There’s a quote I have hanging in my office on a post-it that says “God saves us when we are at a stage of humbleness, brokenness, and depravity because that is when God reaches us; and not because we have made our way down there, but rather because we are no longer in denial over our condition” (Vitor Westhelle The Scandalous God). I thought of that quote as I read Psalm 121 this week. “I lift my eyes to the hills–from where will my help come? My help comes from the Lord who made heaven and earth” (v1-2). It’s a humbling thing to admit you need help, but I think we’ve all been there a time or two. I mean, I’ve been there probably half a dozen times already this morning. So the psalmist asks a logical question that isn’t unique to Biblical times: where can I get some help? Maybe it’s better worded “where can I look for help?” We then are encouraged to look up. Not to the hills, which can be large and intimidating, depending on the hill. But instead, we look to the Lord who made heaven and earth.
That should seem a simple enough answer right there, shouldn’t it? Where does my help come from? It comes from the Lord. Great. End of sermon. Sounds good to me. But when do we ever make it that simple? There must be a catch, right? Why must we humans complicate things so much? There’s a word that gets repeated 6 times in these 8 verses. For me, that’s enough to pay attention. Some form of the word keep or keeper is sprinkled throughout. God is our keeper. God keeps us. What does this mean? Well, there is a difference between having something and keeping something. I have a sweater. I keep my dogs. If the sweater gets a hole in it, I’m not going to be too upset about it. If something happens to one of the dogs, that’s another story. I watch over the dogs. I try and protect them. When they hurt, I hurt. When they do funny things, I laugh. It’s relational.
“Likewise, God does not merely have us. God keeps us. We are God’s beloved, and immeasurably dear to God. We are not merely possessions in the eyes of the Lord, because if we suffer, it hurts God too. Psalm 121 celebrates the fact that the Lord is our keeper” (Fisher, Feasting on the Word, 60). It is relational. God abides in us and we in God. Our help, then, comes from the one who made heaven and earth. Our help comes from the same immortal being that spun the cosmos into creation. Our help comes from the same God that breathed life into every single living thing, that created every living plant, and saw dry lands and made them oceans. Our help comes from the same God that saw this earth and knew it wasn’t complete without one of you and so here you are. Isn’t that just amazing and mind blowing to think about?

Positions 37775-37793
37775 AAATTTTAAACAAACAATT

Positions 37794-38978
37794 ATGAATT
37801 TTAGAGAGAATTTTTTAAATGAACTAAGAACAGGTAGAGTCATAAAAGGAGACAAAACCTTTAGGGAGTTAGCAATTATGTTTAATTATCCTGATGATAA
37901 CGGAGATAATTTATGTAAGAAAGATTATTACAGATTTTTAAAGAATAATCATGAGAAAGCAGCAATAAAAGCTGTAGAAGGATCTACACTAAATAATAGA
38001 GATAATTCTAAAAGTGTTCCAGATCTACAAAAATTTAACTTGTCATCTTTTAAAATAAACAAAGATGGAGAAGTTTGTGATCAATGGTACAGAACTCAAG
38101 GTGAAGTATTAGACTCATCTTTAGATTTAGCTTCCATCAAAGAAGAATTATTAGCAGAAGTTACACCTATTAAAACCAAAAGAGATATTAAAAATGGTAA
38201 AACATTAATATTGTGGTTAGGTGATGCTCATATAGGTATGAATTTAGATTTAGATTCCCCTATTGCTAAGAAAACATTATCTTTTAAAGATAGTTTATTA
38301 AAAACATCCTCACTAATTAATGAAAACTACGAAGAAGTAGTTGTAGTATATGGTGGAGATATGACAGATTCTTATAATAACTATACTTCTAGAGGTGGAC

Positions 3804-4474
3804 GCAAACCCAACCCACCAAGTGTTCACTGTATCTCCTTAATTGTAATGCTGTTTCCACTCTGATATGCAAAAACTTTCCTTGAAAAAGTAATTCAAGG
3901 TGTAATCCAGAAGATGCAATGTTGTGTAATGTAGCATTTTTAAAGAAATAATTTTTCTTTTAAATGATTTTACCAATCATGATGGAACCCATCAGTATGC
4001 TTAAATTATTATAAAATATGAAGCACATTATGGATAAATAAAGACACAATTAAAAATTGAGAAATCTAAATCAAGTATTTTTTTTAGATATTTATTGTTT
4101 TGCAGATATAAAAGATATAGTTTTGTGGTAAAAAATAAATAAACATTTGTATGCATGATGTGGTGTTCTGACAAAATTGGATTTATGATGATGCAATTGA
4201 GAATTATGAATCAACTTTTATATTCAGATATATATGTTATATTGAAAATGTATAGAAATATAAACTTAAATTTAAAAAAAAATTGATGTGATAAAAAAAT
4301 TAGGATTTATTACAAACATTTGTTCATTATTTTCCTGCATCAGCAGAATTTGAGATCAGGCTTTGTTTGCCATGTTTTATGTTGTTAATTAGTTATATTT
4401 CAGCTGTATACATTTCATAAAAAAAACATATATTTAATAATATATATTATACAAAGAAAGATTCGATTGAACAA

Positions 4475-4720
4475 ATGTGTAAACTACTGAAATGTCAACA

Just in case that’s not enough, the psalmist gives some more examples of how the Lord keeps us. Maybe, for whatever reason, your heart or mind doesn’t want to believe that God can or will help you. After all, we’ve all heard that old adage “God helps those who help themselves.” I’m begging you to forget that. We are told that God who keeps us will not slumber. God doesn’t sleep on the job. God cares for us and for our well being so much that God never takes an eye off of us. I think about when my brother, sister, and I were teenagers and were out on the weekend. We all had a light in the house we were responsible for turning off when we got home. I was responsible for the little lamp in the hallway. It never failed that as soon as I tip-toed in (a few minutes before curfew, of course) and turned out the lamp, I would hear my mom whisper from her bedroom “good night, baby.” See, she may have been laying in her bed, but she wasn’t asleep.
The Lord will keep us from all evil. Phew. That is a full time job, isn’t it? Like, no wonder God doesn’t slumber or sleep. Now understand, beloved, sin and evil can be two different things. Sin is a direct result of something we ourselves have done. If you forget that, the easiest way to remember is to think about the middle letter of sin and that will tell you who is to blame. But evil is an outside source. When we gather at the font to baptize, we promise to deny the devil and all the forces that defy God. These are forces of evil. God protects us from all evil. “There may be some pain in this journey–and even death–but it will not be meaningless pain or meaningless death, and you will not experience it alone. There will be resistance and there will be danger, but the Lord will be with you” (Feasting of the Word, Burns 61).
It is so important to remember that, my beloved. Just because God keeps us, protects us, and doesn’t slumber doesn’t mean that our lives will be without pain, suffering, and hardship. We know this isn’t true. I can look out and so many of you and see faithful Christians who have had to suffer in one way or another. God’s claim on us in baptism doesn’t guarantee us an easy life. What we are promised is that we are not alone. Our suffering is made easier because of God and because of the community we have built around the cross through the help of the Holy Spirit.
The Lord as our keeper may be hard to accept because what it ultimately means is that the Lord loves us. The Lord loves you therefore the Lord keeps you. The Lord keeps you therefore the Lord loves you. These two thoughts are intertwined. God’s love does not, will not, and cannot change, no matter what. Our love for God may wax and wane but God’s love is solid, trustworthy, and abundant. It never changes. It never runs out. God’s love never fails. God’s love is what keeps us. Even as we face the reality of what happens to Jesus on the cross, which is the evilest of all evils, God is and will always be our keeper.